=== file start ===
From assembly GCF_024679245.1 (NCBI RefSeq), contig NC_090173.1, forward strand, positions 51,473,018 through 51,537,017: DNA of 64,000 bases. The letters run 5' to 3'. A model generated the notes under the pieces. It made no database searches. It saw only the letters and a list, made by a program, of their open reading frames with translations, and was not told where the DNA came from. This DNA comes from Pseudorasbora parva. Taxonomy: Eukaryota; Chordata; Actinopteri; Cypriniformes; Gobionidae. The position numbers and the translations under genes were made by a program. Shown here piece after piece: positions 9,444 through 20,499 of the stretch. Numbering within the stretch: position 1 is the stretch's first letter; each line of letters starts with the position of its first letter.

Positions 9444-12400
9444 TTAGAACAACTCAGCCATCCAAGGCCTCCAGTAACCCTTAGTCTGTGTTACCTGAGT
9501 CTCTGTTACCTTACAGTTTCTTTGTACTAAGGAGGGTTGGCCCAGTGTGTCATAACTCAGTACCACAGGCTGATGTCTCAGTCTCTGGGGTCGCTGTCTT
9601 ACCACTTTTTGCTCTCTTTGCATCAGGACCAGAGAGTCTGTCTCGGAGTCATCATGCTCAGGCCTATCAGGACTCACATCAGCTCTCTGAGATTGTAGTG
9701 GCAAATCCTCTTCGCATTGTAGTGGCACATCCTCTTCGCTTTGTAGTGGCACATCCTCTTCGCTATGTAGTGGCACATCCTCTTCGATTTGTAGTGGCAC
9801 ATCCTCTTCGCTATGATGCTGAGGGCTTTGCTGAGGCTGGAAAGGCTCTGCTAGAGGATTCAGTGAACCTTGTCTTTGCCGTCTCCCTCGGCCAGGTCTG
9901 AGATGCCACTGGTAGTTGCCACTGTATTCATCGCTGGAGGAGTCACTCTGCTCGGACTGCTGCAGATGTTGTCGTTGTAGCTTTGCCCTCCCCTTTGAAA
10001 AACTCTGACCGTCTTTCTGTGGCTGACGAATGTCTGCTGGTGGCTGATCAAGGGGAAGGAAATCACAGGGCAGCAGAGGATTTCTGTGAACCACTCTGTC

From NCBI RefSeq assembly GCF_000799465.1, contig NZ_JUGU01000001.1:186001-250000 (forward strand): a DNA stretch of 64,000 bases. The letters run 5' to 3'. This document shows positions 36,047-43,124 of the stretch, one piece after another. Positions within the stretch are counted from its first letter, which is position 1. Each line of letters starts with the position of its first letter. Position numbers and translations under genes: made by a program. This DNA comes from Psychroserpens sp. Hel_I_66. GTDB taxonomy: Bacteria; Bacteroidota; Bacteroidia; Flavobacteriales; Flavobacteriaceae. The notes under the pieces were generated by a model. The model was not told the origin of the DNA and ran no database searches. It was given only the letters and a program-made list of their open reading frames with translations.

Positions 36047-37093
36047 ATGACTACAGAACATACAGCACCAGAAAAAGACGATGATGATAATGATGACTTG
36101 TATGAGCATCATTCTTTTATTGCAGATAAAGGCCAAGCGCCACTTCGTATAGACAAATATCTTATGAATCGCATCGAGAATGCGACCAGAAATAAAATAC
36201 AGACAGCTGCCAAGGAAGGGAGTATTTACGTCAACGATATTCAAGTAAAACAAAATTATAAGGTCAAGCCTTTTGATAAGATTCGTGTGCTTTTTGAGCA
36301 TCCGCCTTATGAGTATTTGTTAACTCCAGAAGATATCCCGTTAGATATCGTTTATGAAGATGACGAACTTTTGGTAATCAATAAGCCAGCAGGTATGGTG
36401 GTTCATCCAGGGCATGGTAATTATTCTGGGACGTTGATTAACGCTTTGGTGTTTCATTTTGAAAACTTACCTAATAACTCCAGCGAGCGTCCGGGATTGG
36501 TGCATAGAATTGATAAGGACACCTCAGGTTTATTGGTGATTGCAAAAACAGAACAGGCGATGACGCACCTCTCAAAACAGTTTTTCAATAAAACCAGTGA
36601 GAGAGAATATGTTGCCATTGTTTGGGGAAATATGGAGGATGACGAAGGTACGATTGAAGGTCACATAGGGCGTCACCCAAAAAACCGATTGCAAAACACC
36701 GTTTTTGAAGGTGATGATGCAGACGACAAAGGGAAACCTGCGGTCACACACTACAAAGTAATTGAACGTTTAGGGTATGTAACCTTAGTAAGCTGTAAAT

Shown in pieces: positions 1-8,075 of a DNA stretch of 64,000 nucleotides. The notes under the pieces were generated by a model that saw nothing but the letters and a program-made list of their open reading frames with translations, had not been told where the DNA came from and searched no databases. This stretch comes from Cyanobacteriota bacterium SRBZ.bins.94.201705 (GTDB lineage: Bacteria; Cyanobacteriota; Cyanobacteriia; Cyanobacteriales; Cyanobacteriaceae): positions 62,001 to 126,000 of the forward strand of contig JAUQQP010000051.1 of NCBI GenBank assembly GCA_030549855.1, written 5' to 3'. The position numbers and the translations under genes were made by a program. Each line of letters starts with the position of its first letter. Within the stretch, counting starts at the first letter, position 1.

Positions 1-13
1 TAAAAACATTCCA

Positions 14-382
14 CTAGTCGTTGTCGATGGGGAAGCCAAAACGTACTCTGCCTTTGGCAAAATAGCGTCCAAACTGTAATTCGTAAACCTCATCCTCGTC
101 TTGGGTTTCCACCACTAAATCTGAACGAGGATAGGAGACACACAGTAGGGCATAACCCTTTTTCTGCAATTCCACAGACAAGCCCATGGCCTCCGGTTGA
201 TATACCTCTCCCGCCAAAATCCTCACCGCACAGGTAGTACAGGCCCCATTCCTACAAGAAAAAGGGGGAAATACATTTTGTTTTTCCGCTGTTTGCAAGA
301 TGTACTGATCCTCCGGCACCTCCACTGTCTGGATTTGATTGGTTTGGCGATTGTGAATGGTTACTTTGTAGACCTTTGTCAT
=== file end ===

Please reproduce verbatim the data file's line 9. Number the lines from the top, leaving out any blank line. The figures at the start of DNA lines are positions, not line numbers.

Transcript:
10001 AACTCTGACCGTCTTTCTGTGGCTGACGAATGTCTGCTGGTGGCTGATCAAGGGGAAGGAAATCACAGGGCAGCAGAGGATTTCTGTGAACCACTCTGTC